No modern camping equipment for these two. Home is a crude tepee cobbled from tarpaulin and bits of wood, and bed is a couple of straw bales. They cook over an open fire. Except last night, when Colin relented and slipped off to the local Chinese.
"People do react to you differently when youre like this," says the conservation and historic environment manager for Shropshire Council.
But he and Mick are used to getting strange reactions. While filming for the Edwardian Farm, charcoal-burning in woods at Morwellham, in Devon, they unnerved the locals.
"We were filthy from making charcoal and had built this tarpaulin shelter. We were cooking food on an open fire and washing in the river. They must have thought we were hippies whod gone back to nature!" Colin recalls.
He began experiments into these age-old crafts back in the early 1990s while conservation officer for South Shropshire, born out of a need to train local craftsmen in traditional skills for conservation work on the areas old lead mines. He established a skills trust to train heritage professionals. Mick joined him three years ago. Its fascinating listening to the two men... alder grown in the Shropshire river valleys of the Onny, Clun and Teme makes the best charcoal because it burns hotter and longer than other woods. Clay bricks fired with apple wood turn a brindled colour while birch turns them a shade of blue.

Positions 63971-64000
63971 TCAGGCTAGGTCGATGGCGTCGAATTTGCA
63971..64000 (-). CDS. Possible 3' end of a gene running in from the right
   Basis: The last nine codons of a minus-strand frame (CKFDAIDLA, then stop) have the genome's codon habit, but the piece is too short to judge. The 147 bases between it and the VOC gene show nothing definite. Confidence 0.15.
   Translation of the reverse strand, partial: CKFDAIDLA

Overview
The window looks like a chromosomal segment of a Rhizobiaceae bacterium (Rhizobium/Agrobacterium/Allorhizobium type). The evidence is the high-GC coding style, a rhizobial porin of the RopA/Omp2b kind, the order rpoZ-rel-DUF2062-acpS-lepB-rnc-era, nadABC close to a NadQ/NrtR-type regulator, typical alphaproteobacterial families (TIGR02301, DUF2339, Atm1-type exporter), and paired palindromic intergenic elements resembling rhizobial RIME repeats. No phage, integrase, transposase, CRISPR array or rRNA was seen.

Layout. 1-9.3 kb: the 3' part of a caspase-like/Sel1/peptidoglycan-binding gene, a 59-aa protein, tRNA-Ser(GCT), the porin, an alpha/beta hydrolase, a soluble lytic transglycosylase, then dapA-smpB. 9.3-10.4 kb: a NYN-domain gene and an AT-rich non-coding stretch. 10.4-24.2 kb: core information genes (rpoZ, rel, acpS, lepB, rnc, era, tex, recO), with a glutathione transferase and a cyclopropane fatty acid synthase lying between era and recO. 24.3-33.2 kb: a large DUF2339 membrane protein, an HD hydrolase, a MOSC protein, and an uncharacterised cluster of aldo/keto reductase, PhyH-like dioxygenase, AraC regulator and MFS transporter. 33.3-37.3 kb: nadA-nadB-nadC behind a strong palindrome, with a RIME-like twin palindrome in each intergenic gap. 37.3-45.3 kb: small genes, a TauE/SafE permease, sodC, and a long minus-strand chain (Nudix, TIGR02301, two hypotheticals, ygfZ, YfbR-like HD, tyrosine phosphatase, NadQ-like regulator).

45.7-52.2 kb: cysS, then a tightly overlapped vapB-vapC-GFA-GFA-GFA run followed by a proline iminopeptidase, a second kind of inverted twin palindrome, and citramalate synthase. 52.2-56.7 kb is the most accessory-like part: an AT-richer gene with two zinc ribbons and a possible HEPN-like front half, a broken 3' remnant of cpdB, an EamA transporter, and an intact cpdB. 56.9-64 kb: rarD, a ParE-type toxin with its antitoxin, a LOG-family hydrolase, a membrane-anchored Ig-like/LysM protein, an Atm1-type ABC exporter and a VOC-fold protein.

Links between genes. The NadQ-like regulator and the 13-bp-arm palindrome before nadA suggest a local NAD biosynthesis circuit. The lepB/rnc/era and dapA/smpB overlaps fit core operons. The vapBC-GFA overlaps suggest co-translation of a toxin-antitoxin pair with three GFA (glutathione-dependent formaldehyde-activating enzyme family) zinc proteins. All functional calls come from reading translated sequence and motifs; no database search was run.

"A serious amount of research goes into these skills, followed by a great deal of practical application and re-tuning to get things right," says Mick, a former engineer turned archaeologist with Shropshire Council.
"Only by doing them can you really understand the processes. Quite often in the past they were written about by people who didnt really understand them so you often have to make leaps of assumptions."